• It can be challenged in court of justice and delay the composition of a government.

The guiding factor should  be “Equality of Voting Strength”

Electoral boundaries should be drawn so that constituencies are relatively equal in voters/population. Equally populous districts allow voters to have an equally weighted vote in the election of representatives. If, for example, a representative is elected from a constituency that has twice as many voters as another district, voters in the larger district will have half the influence of voters in the smaller district. Electoral districts that vary greatly in population–a condition referred to as « mal-apportionment »–violate a central tenet of democracy, namely, that all voters should be able to cast a vote of equal weight.

What do our constituencies look like?

The latest figures I have is that our constituencies vary from 21,530 voters (No 3) to 63,527 voters (No 5) and strangely they are neighbouring. We have a spectrum of constituencies that vary from 20,000 to more than 60,000 voters.

  • From 20,000 to 30,000 voters – 2 constituencies
  • From 30,000 to 40,000 voters – 4 constituencies
  • From 40,000 to 50,000 voters – 8 constituencies
  • From 50,000 to 60,000 voters – 6 constituencies

Where is the fairness? The equality of voting strength is eroded which means that the actual system is eroding a central tenet of Democracy. The dominant factor guiding all the review process since Independence is “population quota” (total number of inhabitants divided by 20 constituencies). If we go by the 2009 report the population quota was 57,167 and Article 6.3 of the same report states – quote “Each constituency is required to reflect as far as is reasonably practical this population quota”. Only 3 out of the 20 constituencies are around this figure, 17 constituencies divert. Is “population quota” still a valid dominant factor to delimit the constituencies? The other big question that requires some profound thinking and discussion is – Why use total number of inhabitants as the common numerator when voting at elections is strictly for voters? The co-relation between inhabitants and voters number can vary significantly from one constituency to the other adding more uncertainty. Whether introducing something like the “Voters quota” would be more appropriate to have balanced constituencies.

Article 21 (3) of the Universal Declaration of Human Rights

I Quote – “The Universal Declaration of Human Rights Article 21 (3) states:

The will of the people shall be on the basis of the authority of the government; this shall be expressed in periodic and genuine elections, which shall be by universal and equal suffrage and shall be held by secret vote or by equivalent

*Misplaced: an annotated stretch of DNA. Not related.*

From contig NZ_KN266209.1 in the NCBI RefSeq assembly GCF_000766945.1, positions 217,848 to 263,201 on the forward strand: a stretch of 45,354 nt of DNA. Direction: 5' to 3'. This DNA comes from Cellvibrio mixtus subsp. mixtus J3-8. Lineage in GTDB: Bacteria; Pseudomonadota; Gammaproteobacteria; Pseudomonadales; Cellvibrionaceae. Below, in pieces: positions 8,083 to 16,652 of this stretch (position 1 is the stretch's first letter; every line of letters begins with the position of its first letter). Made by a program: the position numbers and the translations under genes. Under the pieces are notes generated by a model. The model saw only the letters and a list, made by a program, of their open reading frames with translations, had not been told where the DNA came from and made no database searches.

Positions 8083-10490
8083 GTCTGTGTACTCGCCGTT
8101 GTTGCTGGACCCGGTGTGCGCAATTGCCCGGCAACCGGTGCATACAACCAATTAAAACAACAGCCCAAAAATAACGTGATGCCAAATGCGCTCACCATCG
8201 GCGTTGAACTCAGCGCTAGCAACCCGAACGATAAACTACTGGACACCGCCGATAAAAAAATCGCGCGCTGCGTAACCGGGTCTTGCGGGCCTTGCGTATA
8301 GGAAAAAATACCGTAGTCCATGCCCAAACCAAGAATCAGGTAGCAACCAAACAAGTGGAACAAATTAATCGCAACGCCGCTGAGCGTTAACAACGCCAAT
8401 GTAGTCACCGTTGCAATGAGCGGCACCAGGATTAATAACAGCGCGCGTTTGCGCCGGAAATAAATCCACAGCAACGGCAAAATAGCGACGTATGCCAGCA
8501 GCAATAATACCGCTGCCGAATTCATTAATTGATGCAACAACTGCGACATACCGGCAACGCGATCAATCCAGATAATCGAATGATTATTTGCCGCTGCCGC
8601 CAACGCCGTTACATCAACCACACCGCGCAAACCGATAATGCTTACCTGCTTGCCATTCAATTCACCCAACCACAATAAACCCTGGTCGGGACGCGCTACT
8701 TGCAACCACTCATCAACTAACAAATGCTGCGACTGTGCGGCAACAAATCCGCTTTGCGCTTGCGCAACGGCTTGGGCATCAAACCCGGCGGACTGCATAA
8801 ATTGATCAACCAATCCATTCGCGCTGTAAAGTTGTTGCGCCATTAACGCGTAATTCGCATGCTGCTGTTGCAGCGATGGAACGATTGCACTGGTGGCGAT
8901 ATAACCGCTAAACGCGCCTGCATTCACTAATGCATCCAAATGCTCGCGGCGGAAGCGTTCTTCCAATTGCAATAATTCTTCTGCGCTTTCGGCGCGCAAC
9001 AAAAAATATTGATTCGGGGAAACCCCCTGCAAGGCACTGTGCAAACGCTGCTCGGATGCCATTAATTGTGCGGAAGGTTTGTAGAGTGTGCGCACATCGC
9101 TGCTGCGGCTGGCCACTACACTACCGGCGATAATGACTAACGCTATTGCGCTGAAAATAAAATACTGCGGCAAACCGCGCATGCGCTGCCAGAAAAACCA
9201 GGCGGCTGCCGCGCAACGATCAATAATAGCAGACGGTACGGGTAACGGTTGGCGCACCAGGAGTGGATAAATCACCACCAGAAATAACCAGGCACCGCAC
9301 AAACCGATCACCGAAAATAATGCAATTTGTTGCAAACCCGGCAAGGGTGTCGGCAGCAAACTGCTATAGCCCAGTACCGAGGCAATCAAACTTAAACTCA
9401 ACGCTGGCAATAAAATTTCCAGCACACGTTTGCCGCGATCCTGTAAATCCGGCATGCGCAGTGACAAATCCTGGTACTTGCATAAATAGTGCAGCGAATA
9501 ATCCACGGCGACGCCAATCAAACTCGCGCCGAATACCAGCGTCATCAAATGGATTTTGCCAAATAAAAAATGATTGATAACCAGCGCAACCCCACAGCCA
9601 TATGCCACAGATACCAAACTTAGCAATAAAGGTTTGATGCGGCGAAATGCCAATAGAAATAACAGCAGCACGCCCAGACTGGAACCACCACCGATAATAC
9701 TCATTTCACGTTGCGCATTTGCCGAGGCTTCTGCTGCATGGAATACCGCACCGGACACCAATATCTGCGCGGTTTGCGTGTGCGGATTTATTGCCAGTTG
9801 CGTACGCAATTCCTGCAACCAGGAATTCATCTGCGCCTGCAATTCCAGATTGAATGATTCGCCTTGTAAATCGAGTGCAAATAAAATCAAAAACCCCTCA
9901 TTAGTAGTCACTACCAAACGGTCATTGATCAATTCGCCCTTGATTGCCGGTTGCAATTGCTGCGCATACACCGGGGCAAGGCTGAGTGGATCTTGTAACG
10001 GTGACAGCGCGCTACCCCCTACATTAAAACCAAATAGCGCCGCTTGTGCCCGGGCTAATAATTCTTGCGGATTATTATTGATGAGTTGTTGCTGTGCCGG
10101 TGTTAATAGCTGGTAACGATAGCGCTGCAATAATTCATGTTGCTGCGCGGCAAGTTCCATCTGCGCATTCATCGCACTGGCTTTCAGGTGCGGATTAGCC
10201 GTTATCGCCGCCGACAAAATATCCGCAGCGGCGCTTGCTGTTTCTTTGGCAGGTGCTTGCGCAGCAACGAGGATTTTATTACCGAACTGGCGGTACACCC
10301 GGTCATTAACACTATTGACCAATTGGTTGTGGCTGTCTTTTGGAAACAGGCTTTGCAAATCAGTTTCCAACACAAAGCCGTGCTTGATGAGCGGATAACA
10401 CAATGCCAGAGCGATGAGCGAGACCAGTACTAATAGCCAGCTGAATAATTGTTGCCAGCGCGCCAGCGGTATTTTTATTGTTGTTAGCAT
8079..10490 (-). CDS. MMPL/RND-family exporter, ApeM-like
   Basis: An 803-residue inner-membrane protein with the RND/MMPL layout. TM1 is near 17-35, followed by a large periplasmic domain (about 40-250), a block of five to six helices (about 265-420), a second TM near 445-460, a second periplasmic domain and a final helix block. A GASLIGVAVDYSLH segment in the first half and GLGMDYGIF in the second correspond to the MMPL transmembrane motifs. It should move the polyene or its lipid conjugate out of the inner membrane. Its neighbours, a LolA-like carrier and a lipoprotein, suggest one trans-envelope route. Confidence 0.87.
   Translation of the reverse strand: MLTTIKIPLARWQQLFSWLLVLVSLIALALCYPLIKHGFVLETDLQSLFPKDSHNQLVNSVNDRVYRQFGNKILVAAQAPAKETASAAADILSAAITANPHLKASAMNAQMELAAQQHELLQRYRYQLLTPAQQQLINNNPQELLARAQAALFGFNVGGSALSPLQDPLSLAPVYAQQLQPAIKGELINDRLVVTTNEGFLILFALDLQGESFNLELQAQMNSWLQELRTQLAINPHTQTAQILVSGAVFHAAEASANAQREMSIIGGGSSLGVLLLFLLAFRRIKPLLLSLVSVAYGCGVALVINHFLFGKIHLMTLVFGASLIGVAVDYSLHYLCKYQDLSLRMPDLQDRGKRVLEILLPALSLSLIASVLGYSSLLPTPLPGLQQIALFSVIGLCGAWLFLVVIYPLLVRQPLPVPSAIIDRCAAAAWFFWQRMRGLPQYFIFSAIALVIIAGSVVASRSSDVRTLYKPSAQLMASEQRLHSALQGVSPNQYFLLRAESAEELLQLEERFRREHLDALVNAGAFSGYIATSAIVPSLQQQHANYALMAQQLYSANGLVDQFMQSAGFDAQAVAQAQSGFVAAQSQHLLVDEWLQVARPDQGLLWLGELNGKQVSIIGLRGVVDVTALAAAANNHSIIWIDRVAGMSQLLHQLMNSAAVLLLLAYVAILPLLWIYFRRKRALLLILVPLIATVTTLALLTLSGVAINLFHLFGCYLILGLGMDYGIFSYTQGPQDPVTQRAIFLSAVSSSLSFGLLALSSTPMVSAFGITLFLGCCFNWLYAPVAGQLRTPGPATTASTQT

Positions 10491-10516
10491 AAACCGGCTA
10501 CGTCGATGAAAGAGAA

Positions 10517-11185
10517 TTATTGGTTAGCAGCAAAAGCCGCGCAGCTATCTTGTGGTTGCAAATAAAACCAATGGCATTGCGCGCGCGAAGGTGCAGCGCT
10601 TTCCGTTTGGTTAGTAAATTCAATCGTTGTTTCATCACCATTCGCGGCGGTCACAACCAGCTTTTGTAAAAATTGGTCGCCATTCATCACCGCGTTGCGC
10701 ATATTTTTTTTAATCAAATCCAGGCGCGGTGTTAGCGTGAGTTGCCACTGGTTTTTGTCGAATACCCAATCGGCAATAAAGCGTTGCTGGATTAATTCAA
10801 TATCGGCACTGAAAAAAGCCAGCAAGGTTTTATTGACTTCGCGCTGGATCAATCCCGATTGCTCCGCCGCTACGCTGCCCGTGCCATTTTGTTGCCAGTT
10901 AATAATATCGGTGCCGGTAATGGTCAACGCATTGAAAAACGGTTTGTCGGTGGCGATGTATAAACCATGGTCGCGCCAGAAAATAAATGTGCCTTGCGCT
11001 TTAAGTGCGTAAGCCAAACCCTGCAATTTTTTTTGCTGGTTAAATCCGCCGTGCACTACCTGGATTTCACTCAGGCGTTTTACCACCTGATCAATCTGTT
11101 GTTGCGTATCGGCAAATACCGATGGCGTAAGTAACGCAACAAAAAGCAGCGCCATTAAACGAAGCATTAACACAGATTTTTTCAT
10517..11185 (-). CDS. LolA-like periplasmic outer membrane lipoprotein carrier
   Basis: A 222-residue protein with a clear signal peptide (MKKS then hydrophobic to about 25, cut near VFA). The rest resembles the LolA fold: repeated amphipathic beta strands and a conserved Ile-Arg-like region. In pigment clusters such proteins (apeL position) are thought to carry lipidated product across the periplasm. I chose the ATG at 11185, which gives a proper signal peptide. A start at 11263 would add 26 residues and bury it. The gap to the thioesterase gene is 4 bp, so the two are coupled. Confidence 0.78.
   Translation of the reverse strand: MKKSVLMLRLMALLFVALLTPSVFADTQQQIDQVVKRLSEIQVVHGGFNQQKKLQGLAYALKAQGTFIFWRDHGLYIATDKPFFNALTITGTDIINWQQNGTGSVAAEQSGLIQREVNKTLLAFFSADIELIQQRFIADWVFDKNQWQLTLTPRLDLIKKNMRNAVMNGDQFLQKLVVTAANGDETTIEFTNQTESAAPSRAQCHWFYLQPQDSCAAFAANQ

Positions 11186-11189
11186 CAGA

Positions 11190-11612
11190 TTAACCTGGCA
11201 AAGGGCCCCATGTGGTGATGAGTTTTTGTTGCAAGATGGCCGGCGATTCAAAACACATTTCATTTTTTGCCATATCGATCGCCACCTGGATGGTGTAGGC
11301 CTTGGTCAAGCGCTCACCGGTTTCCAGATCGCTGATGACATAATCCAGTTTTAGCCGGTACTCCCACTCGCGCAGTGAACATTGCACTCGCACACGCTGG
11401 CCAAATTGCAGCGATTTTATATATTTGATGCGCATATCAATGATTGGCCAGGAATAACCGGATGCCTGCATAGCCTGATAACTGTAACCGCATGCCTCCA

free voting procedures”.  The concept of “equal” suffrage applied to constituency delimitation means that all voters in Mauritius should be granted a vote of equal weight in the election for their representatives. This principle translates into a requirement of equal populations/or voters if the “voters quota” is accepted across constituencies. What should be also well defined is the permissible variation range from this quota. What population/ voters that need to be equalized should be clearly established prior to undertaking the delimitation process in 2019. This requires a new census.

Mal-apportioned constituencies (actual situation)

Mal-apportioned constituencies – constituencies that vary greatly in population just like the ones we have presently –, not only violate the principle of equally weighted votes but convey the perception that intentional bias has been introduced into the delimitation process eroding the trust factor in the process [Allow me to illustrate what could be perceived as a bias. In 1986 the region of La Source was annexed in No 18 and Cité Kennedy is still in No 14]. This is because mal-apportionment can be used to ensure constituency boundaries that favour one group (such as the ruling party) over others.

Other factors considered by the EBC

Besides the dominant factor of population quota, the other factor taken on board has been the population density. This criterion was established to recognize a departure from the population quota, which is a fallacy. Technically it is not a departure from the population quota as the density of population depends on the same numerator (number of inhabitants) as the former. However, I do note that there has been some variation in the last report, some of the everlasting factors has been dropped like “means of communication” and “Geographical features”. 

The blanket provision of the process

“As far as is reasonably possible” is a blanket provision to be found in nearly all the reports. In a nutshell it conveys that “I am right even being wrong, I am right even choosing on a case to case basis which factor fits which constituency, I am right even the voters variation in constituencies are more than 300% and so on. This blanket provision covers all the huge inaccuracies in the process and needs to be removed to make place for scientific delimitation process. Today with technology, tools like sensing and many others, the delimitation process cannot be so inaccurate. It can be done and needs to be carried out on a more scientific way. We deserve better.